Saturday, August 17, 2013

Jaran - Kate Elliott

Jaran is my eighth read for the Women of Genre Fiction reading challenge. That means I'm finally more or less on schedule. It's the first book of a series of four, being released in e-book format by Open Road Media. They have been kind enough to provide me with a review copy of this first volume. Jaran was originally published in 1992. It was the first novel Elliott published under this pseudonym after her first three novels sold modestly. Since then, a steady stream of fantasy and science fiction novels have appeared. Definitely a notable voice in the genre for the past couple of decades, it is only fitting that I sample her work for this reading challenge.

After a brief expansion following the discovery of interstellar flight, humanity's empire has been incorporated into that of a more advanced and much older alien civilization. Their rule lies lightly on their subjects but not everybody is comfortable with it. Charles Soerensen starts a rebellion and when it fails is, incomprehensibly to most humans, rewarded with a position in the empires nobility. Lacking children, Charles appoints his much younger sister Tess to be his heir. She wants noting to do with it, preferring her studies in linguistics over a life of political intrigue but she is drawn into it nevertheless when she uncovers an intrusion into the fief of her brother but one of the alien factions. Against her better judgment. she decides to investigate the matter and ends up cut off from interstellar civilization, marooned on a planet with a pre-industrial society. It will take a continent spanning trek to get back in touch again with her brother. As time passes, Tess becomes increasingly unsure if getting back is what she really wants.

I guess you could call this novel science fiction, it has aliens and spaceships and incomprehensible technology after all. Most of the novel is set in a low tech environment however, giving much of the narrative more of a fantasy atmosphere. For good measure Elliott also adds a generous measure of romance to the story, making it something of a hybrid. I don't think fans of had science fiction will find this book to their liking but for readers who read across multiple genres, there is lot be be had here.

Most of the story revolves around Tess. There are short interluded featuring Charles scattered throughout the novel. They are mostly concerned with the search for his missing sister and his political manoeuvres. A lot of these scenes are used to impress on the reader that the planet Tess is on, is not quite what it seems. One unanswered question for instance, is how human beings came to populate it. From these sections it becomes quite clear that this book is the first volume in a much longer work. The bare outlines of what Charles is trying to do become clear but not much beyond that.

Tess' story is much more fleshed out. She faces a whole lot of challenges after being marooned. Learning a new language, adapting to among a nomadic tribe, learning to ride on horseback and use a saber and of course come to terms with the conflict between the duty she has to her family and the feeling she is developing for Ilya Bakhtiian, the leader of the tribe she is adopted into. A large part of the novel is devoted to the complicated relationship between Ilya and Tess and to be honest I thought it dragged a bit. Elliott is quite wordy throughout the novel. I think it could have been a bit more concise here and there.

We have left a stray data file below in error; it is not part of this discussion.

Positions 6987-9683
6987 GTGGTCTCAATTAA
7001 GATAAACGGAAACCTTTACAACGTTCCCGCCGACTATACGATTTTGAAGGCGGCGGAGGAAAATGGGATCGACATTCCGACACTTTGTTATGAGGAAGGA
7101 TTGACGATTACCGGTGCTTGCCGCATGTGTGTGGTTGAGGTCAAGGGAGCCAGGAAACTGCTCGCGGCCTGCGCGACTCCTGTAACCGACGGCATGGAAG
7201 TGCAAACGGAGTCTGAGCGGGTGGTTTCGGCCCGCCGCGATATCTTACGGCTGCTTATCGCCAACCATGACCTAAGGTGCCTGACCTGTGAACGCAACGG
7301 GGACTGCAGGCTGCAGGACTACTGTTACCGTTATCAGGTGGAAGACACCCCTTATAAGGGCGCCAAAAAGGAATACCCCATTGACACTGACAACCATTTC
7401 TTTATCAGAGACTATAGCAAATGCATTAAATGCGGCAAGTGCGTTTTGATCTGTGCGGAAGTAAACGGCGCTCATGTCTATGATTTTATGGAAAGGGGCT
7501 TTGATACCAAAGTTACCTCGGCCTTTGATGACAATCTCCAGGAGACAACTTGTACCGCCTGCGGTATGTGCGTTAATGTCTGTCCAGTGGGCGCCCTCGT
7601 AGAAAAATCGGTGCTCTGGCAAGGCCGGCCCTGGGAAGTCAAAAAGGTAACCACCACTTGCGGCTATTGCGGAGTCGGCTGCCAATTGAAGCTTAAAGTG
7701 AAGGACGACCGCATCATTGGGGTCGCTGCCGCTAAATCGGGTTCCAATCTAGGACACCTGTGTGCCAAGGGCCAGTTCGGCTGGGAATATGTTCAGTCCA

Elliott uses the conflict between a group of fiercely independent nomadic tribes and encroaching agricultural civilizations as a source of conflict and the driving force for Ilya's actions. He is the man who can  unite the tribes and push back the settlers. There is a district echo of Gengis Kahn here. Ilya is a hard man, driven by an all consuming vision for the tribes. His struggle to unite them is probably harder than the campaign he means to wage against the settlers. The nomads are used to being divided into a thousand tribes, warring and feuding against each other. Their independence is ingrained in their culture, expressing itself in every aspect of life, from leadership to sexual morals. Ilya's ideas are unprecedented among the tribes, getting them to agree, by the strength of he personality, his strong arm or the power of his arguments, is half the victory. Ilya is arrogant, harsh, ruthless and apparently quite irresistible to Tess.

Tess' journey is not only physically demanding. Along the way she finds out that she wants different things from life than her brother envisions for her. She is torn between returning and staying with the tribes. Of course she is a well educated woman and quite aware what awaits the tribes once Ilya pushes them forward in battle. The universe is far larger than they can imagine and this knowledge presses on Tess. I think that aspect of the novel is a bit underexposed. The temptation to enlighten them must be overwhelming. Her brother, in a way, can't resist it.

Jaran is a novel that promises a lot for the next volume in the series and offers a decent story arc of its own. That said, it is not a particularly demanding read. If you can let yourself be carried away by Tess' dramatic journey it is a very entertaining read. There is a deeper layer to the novel that I would not have minded seeing more of however. For a novel with a print length of almost five hundred pages, it makes very little progress in the political intrigue that is introduced. It is a very good adventure novel but demands patience from the reader who wants more than that. I can see myself reading the next volume in between some heavier reading.

Book Details
Title: Jaran
Author: Kate Elliott
Publisher: Open Road Media
Pages: 496
Year: 2013
Language: English
Format: E-book
First published: 1992

No comments:

Post a Comment